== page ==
Using question marks for indicating queries
1. Use the question mark when posing a direct query in an interrogative sentence. This denotes that the speaker is seeking information.
Are there any letters for me this morning?
When did you finish writing that report?
2. Use the question mark to turn a statement into a question. This denotes that the speaker is assuming or hoping for a certain reply.
- You promise to finish going through these invoices?
- She didn't actually quit her job?
3. Use the question mark in statements ending with a word inflected as a query and with question tags.
- Just leave these papers on my desk, OK?
- So you got a promotion, eh?
- You didn't find those documents, did you? [Question tag]
- You found those documents, didn't you? [Question tag]
4. Use the question mark after a direct question which is inserted into a statement. If the question comes at the end, separate it with a comma. Capitalization of the question after the comma is used for extreme emphasis but is rarely recommended.
Her boss wondered, Was she really doing her job the best she could?
[Question capitalized for extreme emphasis]
The question was, was she really doing the best she could?
[Question not capitalized – recommended]
5. If the inserted question comes in the beginning, put the question mark in the middle but do not capitalize the word following it.
Was she really doing her job the best she could? Her boss wondered.
Was she really doing the best she could? was the question.
6. When writing a series of questions, use a question mark for each item, even if items are not complete sentences. Capitalization of the question items is optional so be consistent with whatever option you choose.
The board members had to decide on a new course of action for the company. Expand? Sell out? Consider new financial reforms?
7. Do not use a question mark in statements that contain indirect questions (written as declarative sentences).
No: Her boss wondered whether she was really doing her job the best she could?
Yes: Her boss wondered whether she was really doing her job the best she could.
No: I kept asking myself how she had done it.
Yes: I kept asking myself how she had done it.
Using question marks for indicating requests
1. Use a question mark with a mild command or polite request instead of a period that would make the request more demanding.
Would you take these reports down to accounting?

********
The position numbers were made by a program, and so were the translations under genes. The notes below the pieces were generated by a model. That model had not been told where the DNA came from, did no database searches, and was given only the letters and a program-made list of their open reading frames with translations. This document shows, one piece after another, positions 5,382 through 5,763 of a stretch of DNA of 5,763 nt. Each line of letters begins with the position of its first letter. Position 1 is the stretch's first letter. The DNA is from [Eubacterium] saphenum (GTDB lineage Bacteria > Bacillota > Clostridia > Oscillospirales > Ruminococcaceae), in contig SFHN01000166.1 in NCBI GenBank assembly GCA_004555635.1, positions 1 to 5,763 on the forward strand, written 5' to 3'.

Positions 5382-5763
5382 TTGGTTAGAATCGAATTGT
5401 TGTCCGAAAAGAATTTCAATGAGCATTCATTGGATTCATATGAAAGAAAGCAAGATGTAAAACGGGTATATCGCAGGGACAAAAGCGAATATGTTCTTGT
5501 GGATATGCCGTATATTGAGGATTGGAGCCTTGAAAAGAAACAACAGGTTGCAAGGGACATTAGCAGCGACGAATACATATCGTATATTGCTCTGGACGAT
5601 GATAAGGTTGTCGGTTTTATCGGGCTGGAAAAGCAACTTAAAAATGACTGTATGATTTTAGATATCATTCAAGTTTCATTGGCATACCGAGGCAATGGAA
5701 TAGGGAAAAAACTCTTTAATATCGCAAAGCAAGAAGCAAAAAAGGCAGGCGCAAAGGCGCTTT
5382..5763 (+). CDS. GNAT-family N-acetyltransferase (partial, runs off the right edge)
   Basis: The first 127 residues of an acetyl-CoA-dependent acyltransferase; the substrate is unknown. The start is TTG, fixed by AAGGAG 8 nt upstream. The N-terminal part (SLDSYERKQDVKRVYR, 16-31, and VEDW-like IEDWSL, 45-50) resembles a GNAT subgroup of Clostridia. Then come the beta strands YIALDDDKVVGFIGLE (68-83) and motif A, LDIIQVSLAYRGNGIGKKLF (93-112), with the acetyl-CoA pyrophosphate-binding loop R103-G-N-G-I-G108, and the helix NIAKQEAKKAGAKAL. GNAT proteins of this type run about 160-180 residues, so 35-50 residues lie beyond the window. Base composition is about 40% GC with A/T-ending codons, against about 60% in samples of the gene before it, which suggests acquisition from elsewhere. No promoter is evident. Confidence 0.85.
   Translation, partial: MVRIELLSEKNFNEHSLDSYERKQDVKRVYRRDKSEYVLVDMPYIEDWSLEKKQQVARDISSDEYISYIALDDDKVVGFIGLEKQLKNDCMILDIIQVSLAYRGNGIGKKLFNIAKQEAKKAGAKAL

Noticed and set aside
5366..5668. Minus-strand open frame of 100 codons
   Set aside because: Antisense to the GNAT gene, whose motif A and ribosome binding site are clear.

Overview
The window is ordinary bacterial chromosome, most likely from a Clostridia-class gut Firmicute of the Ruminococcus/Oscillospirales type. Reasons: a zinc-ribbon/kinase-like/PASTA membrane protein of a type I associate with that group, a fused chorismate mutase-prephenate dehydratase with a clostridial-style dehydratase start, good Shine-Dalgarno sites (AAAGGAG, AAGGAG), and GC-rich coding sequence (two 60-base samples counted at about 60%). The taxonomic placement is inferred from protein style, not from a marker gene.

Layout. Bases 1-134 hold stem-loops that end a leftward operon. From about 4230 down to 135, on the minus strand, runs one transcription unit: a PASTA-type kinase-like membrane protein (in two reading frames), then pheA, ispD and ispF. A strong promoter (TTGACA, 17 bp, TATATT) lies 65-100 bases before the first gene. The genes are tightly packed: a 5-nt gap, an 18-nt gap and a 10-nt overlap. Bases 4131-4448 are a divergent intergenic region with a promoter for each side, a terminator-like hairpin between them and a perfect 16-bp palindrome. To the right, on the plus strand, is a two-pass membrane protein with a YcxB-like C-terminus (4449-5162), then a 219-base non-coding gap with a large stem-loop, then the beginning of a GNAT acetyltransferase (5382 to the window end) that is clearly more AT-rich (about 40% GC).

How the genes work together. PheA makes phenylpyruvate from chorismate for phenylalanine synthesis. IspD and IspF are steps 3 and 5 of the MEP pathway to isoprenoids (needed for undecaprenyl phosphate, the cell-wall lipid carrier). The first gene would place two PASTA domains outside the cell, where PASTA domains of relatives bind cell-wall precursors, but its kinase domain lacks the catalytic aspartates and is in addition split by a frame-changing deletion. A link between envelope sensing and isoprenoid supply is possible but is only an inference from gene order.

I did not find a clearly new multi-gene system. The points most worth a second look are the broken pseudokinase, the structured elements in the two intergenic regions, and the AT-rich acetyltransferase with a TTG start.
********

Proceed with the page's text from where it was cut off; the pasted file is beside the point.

[Polite request – It would be nice if you do.]
Would you take these reports down to accounting.
[Directive order – Take these reports]]
Would you pass me the salt, please. Vs.Would you please pass me the salt?
If you will follow me, please.
Using question marks for indicating rhetorical question
Check this out!
Aren't his paintings amazing? [Interested or surprised reaction]
Aren't his paintings amazing. [Uninterested or musing reaction]
Aren't his paintings amazing! [Indignant or exciting reaction]
Analysis! When the above rhetorical question is used with different punctuation marks, the rhetoric implication is altered (as shown in the brackets). This demonstrates the emotional effect punctuation marks may have in a text.
Using question marks for indicating uncertainty
1. Use a question mark enclosed in parenthesis (?) if a date or another number is unknown or doubtful among the experts. Do not use a question mark to communicate that you are unsure of the information you write, as this weakens the authority of your writing.
Joan of Arc, 1412 (?) – 1431, is considered a French heroine.
2. To avoid using (?) for expressing uncertainty, consider using the word about.
Joan of Arc, born about 1412 – 1431, is considered a French heroine.
3. Do not use (?) to express irony or sarcasm in serious academic writing.
Most people find office filing a pleasant (?) assignment. or
Most people find office filing as pleasant as having a bad case of the flu.
Question mark style conventions
1. Do not use a comma after a question mark occurring in the middle of a sentence.
"You didn't actually agree to that offer?" her boss asked incredulously.
2. Do not use a period after a question mark occurring in the end of a sentence, even if followed by quotation marks.
Did you actually take that offer?
3. When a question mark follows a quoted text, put it before the closing quotation mark if it applies just to the quoted text. Put the question mark outside the closing quotation mark if it applies to the entire sentence.
Do you think it would be better in this case to stick to the attitude of "what's in it for me”?
[Entire sentence in question]
I really do not like her attitude of "what's in it for me?"
[Only quoted text is in question, no extra period after a question mark]
4. When a question mark is used with parenthesis, put it inside the parenthesis if the enclosed sentence stands alone. When the parenthesis enclose just part of a sentence, put the question mark outside the parenthesis. Always add another terminal punctuation mark to the end of the sentence.
For months, she stayed in extra hours to complete the project (Was she that eager to get promoted?).
[Question mark inside the parenthesis, enclosed text is a stand alone sentence]
Did she really stay in extra hours to complete the project (despite being denied of a promotion)?
[Question mark outside the parenthesis, enclosed text is part of a sentence]
5. When a question mark immediately follows an italicized text, italicize it as well.
You're kidding, he didn't promote her?